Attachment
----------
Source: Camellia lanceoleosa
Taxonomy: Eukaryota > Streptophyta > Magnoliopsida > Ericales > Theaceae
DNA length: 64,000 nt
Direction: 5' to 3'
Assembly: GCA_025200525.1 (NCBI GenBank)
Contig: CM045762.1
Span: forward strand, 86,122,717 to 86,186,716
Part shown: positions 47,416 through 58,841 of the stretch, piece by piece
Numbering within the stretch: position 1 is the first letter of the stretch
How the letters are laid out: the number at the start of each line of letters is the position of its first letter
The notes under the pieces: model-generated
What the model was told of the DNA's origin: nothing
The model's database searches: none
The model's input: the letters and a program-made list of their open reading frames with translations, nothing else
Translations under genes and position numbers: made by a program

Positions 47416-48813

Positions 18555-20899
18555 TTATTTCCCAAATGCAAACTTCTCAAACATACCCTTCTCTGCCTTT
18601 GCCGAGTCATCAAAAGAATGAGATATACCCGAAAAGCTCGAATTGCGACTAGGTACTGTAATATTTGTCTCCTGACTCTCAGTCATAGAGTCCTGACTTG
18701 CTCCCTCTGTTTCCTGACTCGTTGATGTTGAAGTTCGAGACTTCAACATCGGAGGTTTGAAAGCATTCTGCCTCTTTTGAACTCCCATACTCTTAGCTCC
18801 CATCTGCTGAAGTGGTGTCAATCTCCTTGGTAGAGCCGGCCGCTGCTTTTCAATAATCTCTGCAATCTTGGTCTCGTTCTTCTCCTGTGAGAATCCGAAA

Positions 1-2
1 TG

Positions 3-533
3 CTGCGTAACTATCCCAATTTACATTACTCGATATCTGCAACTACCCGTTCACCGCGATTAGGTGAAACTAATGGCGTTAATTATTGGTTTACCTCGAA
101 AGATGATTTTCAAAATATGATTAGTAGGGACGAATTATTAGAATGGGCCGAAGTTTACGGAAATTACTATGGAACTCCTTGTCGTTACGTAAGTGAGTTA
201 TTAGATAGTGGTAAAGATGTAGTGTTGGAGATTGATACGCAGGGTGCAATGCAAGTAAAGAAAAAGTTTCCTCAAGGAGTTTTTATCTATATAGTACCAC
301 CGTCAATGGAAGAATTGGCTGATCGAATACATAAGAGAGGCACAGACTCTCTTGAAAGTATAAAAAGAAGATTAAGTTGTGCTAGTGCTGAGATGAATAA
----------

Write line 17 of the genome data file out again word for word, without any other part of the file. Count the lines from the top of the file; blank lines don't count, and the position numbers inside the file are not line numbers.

Positions 18555-20899